Comment of the Day: Pharmacists, Keep Your Religious Beliefs to Yourself

Categories: Whatever

We have some great commenters here on Hair Balls, and it's time we paid some damn attention to them.

So we'll be highlighting a Comment of the Day each morning, from the previous day's work. Maybe two comments, even.

This will all be determined by a highly rigorous scientific formula involving wit, clarity and whatever else we feel like at the moment.

We wrote about the downtown CVS refusing to sell a man a morning-after Plan B pill because he wasn't female.

One reader had something to say about pharmacists invoking their "personal beliefs" on the job.

Huey said:

Sounds like a firing to be had. I can't fathom how people refuse or disrupt service in any retail industry by bringing their "personal beliefs" into a situation. If you have a legitimate issue, you bring it up with your company to determine if action should be taken, not instill them on everyone else.

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Larry Rasczak
Larry Rasczak

I think it is really sad that nobody is mentioning what struck me as totally obvious here. The pharmacist was totally willing to sell the Plan B pill, as long as she could speak to the woman that was going to be taking it. The story says "She tells me she needs to speak with the woman," Kurtz says. "I'm taken aback by this and ask her what she needs to talk to her about, I bought them here before without issue. She then tells me she won't sell it to men."

Logically if the pharmacist had a religious objection she wouldn't want to sell it to ANYBODY. It struck me as pretty obvious that the pharmacist just wanted to talk to the person who would actually be taking the drug, (i.e. not the male). This could be for a legitimate medical reason, ( Side effects may include changes in your period, nausea, lower abdominal pain, fatigue, headache, and dizziness) or it may well be that she wanted to make sure that it wasn't going to be given to the girl without her consent.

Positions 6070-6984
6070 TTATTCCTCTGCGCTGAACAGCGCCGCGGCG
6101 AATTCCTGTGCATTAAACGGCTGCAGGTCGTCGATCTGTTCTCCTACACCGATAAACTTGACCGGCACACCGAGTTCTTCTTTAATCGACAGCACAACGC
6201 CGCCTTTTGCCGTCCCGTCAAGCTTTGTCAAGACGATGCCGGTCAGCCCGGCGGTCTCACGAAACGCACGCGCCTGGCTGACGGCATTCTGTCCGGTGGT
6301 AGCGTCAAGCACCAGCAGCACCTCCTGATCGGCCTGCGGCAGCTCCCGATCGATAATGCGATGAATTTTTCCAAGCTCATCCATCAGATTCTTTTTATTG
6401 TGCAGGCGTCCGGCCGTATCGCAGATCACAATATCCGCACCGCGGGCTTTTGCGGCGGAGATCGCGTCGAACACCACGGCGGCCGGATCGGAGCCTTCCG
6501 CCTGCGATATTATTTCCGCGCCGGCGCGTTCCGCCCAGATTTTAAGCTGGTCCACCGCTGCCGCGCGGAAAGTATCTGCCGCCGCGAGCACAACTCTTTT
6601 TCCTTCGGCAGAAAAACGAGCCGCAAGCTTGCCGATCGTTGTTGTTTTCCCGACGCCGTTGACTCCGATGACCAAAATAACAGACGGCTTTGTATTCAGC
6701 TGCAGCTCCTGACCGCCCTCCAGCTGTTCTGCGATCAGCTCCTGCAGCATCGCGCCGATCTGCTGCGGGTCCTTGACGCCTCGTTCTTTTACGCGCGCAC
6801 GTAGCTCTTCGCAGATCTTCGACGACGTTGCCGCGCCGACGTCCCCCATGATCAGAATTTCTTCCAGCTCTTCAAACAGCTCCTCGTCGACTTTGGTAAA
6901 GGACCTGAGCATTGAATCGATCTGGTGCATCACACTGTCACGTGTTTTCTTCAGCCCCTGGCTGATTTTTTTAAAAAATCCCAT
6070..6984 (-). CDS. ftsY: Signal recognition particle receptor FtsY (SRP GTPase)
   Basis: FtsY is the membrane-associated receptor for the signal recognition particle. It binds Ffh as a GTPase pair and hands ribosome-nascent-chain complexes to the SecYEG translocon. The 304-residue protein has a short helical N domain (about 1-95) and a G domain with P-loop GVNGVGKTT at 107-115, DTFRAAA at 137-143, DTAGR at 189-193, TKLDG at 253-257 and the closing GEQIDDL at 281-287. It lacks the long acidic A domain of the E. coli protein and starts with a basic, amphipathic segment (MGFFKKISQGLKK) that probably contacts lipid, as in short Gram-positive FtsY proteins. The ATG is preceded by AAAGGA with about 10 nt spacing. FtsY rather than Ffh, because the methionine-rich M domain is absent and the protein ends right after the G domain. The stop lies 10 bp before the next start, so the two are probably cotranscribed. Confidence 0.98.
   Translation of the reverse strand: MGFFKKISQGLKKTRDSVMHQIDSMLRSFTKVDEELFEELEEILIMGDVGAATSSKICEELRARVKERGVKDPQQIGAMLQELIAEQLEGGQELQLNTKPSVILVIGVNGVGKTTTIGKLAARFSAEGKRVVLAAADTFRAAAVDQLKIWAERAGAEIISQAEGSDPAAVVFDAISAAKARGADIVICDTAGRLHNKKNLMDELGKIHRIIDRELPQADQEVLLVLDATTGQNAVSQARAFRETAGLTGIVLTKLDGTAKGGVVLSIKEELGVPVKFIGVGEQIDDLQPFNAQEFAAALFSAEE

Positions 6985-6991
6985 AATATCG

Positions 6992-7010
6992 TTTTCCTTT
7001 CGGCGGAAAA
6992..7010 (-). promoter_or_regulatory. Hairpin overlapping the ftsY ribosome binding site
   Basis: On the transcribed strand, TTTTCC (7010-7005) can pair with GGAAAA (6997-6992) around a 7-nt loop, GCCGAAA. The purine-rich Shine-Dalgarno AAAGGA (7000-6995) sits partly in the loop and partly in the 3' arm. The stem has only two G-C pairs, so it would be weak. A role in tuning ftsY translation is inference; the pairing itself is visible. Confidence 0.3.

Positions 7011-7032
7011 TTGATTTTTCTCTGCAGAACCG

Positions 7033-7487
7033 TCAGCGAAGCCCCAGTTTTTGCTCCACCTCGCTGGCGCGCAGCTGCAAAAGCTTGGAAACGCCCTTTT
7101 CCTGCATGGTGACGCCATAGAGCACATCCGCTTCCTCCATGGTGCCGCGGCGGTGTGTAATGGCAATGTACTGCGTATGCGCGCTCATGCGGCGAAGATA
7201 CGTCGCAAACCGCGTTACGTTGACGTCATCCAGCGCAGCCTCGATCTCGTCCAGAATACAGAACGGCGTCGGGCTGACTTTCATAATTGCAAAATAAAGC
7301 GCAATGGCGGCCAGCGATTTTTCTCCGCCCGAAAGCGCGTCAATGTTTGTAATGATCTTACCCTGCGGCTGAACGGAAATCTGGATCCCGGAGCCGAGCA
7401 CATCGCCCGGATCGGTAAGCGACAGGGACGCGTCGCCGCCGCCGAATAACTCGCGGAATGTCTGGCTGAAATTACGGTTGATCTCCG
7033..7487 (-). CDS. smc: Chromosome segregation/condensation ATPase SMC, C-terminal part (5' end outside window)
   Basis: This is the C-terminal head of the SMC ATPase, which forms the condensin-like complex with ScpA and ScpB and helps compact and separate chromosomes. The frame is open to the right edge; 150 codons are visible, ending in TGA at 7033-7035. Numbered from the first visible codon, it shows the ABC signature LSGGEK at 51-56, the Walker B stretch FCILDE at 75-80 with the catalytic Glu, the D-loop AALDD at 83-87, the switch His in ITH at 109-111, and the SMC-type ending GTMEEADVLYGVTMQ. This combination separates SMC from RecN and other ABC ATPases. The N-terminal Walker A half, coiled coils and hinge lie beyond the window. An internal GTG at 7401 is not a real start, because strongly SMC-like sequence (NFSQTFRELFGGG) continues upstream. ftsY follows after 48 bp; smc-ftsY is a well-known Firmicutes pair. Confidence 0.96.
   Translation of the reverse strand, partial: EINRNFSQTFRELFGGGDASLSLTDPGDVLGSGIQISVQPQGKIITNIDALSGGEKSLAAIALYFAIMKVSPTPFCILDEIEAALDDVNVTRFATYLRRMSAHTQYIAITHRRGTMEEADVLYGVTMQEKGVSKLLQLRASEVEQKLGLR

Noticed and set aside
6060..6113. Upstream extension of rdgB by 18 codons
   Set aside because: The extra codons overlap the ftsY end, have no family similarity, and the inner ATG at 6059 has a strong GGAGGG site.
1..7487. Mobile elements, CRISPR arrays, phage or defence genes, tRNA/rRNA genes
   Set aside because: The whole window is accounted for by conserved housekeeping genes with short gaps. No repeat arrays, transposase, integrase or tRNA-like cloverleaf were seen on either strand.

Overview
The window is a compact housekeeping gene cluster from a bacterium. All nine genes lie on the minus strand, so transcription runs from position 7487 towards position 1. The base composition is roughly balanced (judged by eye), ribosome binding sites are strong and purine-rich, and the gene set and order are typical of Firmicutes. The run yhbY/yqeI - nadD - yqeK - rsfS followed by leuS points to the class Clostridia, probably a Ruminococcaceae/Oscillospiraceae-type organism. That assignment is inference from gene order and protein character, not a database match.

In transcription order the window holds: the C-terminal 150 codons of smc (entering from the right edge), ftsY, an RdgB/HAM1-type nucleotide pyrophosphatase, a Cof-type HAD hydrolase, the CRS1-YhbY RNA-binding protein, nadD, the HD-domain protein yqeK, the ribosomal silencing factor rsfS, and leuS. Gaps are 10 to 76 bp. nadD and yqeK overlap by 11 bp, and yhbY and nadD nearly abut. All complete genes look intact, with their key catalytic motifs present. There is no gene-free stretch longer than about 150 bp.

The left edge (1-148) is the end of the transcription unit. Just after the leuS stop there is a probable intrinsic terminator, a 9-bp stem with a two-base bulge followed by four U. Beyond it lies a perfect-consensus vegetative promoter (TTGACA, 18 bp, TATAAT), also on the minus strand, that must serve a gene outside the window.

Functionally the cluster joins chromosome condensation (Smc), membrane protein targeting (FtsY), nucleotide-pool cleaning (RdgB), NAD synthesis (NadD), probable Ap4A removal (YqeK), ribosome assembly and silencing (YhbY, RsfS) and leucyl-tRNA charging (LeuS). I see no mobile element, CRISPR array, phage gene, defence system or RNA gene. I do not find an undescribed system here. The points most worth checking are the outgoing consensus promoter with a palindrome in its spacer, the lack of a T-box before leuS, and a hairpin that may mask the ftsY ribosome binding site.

Sadly few men are as galant as Mr. Kurtz, and I'm willing to bet that the vast majority of the people who purchase Plan B are female. That makes his request somewhat unusual. Now I'm sure that Mr. Kurtz had only the purest of motives for wanting to purchase his pills, and I'm sure he knew, as the website says, that Plan B One-Step® will not affect an existing pregnancy. That being said, I'm also fairly certian that there are a lot of people who confuse Plan B with RU-486 and the like, and I'm willing to bet that there are more than a few guys out there that are so reluctant to become fathers that they would not be above trying to put something in their pregnant girlfriend's orange juice. Obviously the pharmacist's suspicions were unwarranted in Mr. Kurtz's case. That being said, that the pharmacist wanted to take responsibility for the consequences of her actions is a good thing, and she should be applauded for that, not fired or disciplined.

Far Too Far
Far Too Far

I'm suprised the customer wasn't invited to Lakewood Church so they could "straighten " him out.

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